It’s not often that you get the chance to visit one of Vienna’s Eissalons in January, especially a January like this one when the snow is piled high in the streets and the temperature rarely rises above freezing point. Checking out Joanelli for the first time was therefore a welcome distraction from the usual Sunday night doldrums, even though Eissalon turned out to be something of a misnomer in this case, with little if any ice cream on offer.
What we got instead was a pulverizing set by saxophonist Mats Gustafsson and drummer Didi Kern, here to celebrate the publication of the latest edition of Philipp Schmickl’s excellent magazine The Oral. By my reckoning this was the first time the two men had squared up to each other onstage, although they appeared together as part of Heaven And back in 2010. Given their respective positions as key members of the avant/improv scene in Vienna and beyond the pairing couldn’t really disappoint, and of course it didn’t, with the brevity of the set (35 minutes or so) being the only letdown.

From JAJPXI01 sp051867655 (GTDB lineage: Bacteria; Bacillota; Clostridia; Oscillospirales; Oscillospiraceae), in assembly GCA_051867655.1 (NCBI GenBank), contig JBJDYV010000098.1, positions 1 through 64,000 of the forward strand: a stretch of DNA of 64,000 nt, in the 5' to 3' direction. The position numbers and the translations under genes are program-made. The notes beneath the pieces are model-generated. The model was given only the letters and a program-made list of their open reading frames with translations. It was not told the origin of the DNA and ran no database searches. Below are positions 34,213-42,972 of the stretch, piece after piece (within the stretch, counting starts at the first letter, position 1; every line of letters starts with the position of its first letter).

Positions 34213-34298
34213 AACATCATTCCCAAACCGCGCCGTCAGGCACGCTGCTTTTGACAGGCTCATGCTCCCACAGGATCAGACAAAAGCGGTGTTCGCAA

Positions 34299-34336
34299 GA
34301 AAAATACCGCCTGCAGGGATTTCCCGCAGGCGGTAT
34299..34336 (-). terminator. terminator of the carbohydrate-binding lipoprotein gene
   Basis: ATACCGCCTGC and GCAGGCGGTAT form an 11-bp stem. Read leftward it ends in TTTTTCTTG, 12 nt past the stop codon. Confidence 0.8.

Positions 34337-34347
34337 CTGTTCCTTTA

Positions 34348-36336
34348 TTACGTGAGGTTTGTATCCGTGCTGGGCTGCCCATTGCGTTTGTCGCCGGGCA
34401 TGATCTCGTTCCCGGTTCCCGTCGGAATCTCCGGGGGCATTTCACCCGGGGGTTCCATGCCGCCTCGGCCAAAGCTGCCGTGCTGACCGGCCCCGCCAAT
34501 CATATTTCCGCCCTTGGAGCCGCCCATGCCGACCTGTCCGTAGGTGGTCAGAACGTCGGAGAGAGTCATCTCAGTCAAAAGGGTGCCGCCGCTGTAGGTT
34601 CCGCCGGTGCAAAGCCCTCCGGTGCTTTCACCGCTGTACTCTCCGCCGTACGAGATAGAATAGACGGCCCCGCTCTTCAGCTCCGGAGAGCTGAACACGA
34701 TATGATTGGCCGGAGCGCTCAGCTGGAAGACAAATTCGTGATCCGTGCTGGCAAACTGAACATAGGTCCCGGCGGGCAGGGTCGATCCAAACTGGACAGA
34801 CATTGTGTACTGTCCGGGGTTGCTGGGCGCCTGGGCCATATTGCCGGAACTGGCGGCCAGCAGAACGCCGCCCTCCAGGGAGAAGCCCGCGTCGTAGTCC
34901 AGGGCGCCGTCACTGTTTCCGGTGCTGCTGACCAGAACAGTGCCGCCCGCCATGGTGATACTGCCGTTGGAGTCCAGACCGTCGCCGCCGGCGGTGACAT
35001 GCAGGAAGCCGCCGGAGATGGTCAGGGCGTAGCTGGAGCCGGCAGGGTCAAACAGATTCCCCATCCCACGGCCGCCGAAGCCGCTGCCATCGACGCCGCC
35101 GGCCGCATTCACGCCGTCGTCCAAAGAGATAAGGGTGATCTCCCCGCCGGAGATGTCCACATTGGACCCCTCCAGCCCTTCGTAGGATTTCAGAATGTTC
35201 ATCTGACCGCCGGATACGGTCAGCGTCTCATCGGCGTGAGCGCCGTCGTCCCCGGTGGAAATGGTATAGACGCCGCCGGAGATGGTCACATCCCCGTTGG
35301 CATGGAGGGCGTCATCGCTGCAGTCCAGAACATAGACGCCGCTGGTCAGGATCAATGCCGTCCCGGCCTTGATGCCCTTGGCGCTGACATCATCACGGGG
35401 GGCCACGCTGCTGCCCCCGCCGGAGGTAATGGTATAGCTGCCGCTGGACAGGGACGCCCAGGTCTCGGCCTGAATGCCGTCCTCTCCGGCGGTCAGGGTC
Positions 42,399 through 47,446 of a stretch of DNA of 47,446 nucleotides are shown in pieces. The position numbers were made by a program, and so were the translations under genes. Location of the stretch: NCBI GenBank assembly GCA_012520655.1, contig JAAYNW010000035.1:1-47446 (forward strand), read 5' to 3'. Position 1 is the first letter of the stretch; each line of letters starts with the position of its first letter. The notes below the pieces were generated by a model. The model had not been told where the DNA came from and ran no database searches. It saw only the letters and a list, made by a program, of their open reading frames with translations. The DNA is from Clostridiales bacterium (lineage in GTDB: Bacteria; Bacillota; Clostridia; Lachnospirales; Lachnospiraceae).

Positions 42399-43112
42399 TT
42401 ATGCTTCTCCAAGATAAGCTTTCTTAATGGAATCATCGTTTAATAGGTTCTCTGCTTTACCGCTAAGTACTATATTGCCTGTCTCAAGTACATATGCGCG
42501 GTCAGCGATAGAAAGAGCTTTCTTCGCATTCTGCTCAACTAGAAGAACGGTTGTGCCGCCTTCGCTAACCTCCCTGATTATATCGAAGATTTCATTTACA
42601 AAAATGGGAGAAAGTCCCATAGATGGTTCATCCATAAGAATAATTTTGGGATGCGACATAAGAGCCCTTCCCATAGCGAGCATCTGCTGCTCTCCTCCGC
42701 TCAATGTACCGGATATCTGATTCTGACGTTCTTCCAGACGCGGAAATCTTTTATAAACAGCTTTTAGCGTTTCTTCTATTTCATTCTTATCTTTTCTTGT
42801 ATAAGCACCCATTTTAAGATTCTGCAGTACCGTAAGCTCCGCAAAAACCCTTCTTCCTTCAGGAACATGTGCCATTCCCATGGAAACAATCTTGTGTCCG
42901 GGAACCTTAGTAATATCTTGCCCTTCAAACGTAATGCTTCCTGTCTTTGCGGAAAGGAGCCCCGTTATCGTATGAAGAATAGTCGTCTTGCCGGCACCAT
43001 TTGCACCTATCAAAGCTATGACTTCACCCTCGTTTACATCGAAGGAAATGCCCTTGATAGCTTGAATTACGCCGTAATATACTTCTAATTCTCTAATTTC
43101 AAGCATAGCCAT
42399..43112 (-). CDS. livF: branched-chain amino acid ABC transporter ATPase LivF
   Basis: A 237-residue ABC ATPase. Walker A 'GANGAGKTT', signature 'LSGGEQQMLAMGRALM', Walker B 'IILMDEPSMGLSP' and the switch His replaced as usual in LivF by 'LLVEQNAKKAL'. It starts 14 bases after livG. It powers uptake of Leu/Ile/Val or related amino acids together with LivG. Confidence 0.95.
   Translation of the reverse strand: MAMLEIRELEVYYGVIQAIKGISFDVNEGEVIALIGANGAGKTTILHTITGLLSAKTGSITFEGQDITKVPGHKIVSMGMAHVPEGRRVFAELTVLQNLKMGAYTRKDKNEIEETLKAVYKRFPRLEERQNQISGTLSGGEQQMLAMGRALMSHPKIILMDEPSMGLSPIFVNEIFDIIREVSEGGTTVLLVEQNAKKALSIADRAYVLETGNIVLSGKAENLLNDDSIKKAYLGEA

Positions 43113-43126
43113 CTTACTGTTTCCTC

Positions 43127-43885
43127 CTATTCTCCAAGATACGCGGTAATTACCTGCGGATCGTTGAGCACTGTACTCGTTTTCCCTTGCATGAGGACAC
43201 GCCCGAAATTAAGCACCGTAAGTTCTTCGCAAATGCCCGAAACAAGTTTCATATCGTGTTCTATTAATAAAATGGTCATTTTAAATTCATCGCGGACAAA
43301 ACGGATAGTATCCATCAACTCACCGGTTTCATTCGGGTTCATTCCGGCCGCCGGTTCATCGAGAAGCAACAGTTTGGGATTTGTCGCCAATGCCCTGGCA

I’ve seen Gustafsson play multiple times over the past few years, but getting bored or blasé about his output is simply not an option. What’s more, it was a genuine thrill to see him play in a space no bigger than my front room, a setting that trumped even the Blue Tomato for in-your-face immediacy. The reedsman was in gleeful mood from the get-go, letting rip first on tenor and then on baritone sax, with huge thunderous riffs occasionally giving way to an arsenal of mad pops and clicks on the reed.
As for Kern, he kept Gustafsson on his toes (literally at times; the Swede’s nifty footwork is an aspect of his playing that often goes unnoticed) throughout with his ceaselessly inventive percussion. Compared to a regular Gustafsson foil like Thing sticksman Paal Nilssen-Love, Kern’s drumming is both more muscular and more playful, marked by an absurdist streak that can be seen to the max in his work with Bulbul. Whether whistling through his teeth, clattering various bits of paraphernalia on his drumskins or playing some kind of kazoo, Kern jumped into the rare lulls in Gustafsson’s blowing with evident humour. It was never long, though, before the drummer found some powerhouse groove and set about it with frantic urgency, leaving the saxophonist to animate it with the mighty force of his lungs. A staggering début by any standards, this meeting of two gifted musicians playing together for the first time made a compelling case for the enduring value of free improvisation. Let’s hope the two of them join forces once again before too long.